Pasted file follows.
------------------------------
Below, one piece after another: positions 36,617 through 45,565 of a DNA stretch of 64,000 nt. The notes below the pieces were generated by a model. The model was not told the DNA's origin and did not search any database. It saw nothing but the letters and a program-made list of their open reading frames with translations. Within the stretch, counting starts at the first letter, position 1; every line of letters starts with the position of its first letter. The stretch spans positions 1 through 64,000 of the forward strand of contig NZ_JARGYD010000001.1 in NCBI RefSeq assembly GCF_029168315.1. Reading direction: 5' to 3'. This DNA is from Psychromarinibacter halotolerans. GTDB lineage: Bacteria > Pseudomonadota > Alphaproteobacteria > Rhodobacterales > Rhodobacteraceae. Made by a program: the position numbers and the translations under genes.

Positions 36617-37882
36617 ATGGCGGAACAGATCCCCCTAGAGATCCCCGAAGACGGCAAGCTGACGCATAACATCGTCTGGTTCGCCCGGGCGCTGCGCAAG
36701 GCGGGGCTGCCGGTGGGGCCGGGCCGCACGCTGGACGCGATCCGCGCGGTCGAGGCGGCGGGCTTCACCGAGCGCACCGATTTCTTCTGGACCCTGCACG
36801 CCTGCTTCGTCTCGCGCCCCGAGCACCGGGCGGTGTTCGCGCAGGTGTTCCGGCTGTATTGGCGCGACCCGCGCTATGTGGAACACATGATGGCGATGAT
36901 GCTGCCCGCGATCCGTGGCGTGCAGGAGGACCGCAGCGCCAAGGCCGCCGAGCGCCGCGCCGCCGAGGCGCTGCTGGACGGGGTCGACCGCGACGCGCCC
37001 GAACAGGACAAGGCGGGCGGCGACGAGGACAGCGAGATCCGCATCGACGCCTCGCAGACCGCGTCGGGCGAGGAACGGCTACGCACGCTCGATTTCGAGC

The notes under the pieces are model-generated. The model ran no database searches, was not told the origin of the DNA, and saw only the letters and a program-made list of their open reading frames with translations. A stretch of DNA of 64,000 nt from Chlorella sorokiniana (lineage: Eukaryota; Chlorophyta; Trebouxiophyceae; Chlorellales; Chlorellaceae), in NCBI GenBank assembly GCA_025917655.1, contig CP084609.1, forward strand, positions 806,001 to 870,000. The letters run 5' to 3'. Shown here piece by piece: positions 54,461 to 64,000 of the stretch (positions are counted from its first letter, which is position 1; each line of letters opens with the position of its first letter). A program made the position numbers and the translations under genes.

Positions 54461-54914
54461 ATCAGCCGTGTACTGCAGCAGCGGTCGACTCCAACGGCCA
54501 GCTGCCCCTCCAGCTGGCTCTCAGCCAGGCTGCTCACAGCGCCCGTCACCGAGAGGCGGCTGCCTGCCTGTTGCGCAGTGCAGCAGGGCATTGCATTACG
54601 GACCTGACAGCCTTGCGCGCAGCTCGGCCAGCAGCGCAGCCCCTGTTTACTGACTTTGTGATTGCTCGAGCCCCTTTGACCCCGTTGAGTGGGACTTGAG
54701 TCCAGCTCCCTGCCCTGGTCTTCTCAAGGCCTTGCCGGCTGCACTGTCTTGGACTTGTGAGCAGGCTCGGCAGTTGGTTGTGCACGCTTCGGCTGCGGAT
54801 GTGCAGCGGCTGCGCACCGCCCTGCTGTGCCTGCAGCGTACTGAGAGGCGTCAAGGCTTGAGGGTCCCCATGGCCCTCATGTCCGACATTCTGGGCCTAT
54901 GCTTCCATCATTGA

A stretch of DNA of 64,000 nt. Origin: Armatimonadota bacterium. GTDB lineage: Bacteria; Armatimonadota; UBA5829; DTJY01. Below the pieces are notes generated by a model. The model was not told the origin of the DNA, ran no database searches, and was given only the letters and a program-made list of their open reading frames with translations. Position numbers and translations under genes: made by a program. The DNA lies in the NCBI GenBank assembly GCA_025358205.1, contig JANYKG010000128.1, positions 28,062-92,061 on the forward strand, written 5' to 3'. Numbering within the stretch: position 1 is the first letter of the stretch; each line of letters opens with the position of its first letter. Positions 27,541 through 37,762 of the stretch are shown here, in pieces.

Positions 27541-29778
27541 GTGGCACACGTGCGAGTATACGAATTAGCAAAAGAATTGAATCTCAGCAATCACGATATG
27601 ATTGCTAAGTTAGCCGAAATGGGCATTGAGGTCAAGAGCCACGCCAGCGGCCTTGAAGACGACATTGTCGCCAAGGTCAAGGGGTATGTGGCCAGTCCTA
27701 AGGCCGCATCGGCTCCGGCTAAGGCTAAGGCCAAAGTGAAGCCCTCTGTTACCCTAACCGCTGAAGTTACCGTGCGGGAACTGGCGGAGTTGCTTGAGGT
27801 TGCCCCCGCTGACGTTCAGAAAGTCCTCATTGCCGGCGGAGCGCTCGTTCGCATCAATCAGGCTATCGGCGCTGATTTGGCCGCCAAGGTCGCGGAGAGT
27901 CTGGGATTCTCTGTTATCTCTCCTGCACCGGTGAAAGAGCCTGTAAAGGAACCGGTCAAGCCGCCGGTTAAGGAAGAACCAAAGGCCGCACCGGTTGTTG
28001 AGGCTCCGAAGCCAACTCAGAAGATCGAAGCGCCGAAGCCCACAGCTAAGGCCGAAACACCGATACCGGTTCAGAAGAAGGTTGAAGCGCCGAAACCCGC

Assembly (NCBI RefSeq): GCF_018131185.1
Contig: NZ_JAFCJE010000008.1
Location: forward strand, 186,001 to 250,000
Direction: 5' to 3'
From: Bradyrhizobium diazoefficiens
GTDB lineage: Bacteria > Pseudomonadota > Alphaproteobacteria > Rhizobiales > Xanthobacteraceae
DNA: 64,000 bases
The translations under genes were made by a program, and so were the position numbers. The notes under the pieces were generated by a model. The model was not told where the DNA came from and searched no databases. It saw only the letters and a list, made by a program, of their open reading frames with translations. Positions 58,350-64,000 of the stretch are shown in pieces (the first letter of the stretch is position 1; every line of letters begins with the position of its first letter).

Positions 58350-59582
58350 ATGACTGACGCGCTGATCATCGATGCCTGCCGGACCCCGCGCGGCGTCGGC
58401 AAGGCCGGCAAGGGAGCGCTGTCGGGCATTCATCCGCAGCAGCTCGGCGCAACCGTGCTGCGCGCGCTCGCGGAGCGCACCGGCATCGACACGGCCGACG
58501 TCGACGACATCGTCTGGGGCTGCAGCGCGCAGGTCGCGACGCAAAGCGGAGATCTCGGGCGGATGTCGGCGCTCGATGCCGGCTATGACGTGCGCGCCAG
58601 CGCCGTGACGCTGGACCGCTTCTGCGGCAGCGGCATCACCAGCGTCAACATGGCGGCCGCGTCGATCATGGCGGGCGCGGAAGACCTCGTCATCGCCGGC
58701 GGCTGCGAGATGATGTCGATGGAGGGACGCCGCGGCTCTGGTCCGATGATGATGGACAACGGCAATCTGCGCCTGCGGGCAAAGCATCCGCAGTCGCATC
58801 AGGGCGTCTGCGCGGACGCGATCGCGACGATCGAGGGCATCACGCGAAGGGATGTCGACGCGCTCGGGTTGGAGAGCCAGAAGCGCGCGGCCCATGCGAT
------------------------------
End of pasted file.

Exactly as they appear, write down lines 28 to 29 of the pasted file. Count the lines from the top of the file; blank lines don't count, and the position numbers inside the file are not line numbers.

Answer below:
From: Bradyrhizobium diazoefficiens
GTDB lineage: Bacteria > Pseudomonadota > Alphaproteobacteria > Rhizobiales > Xanthobacteraceae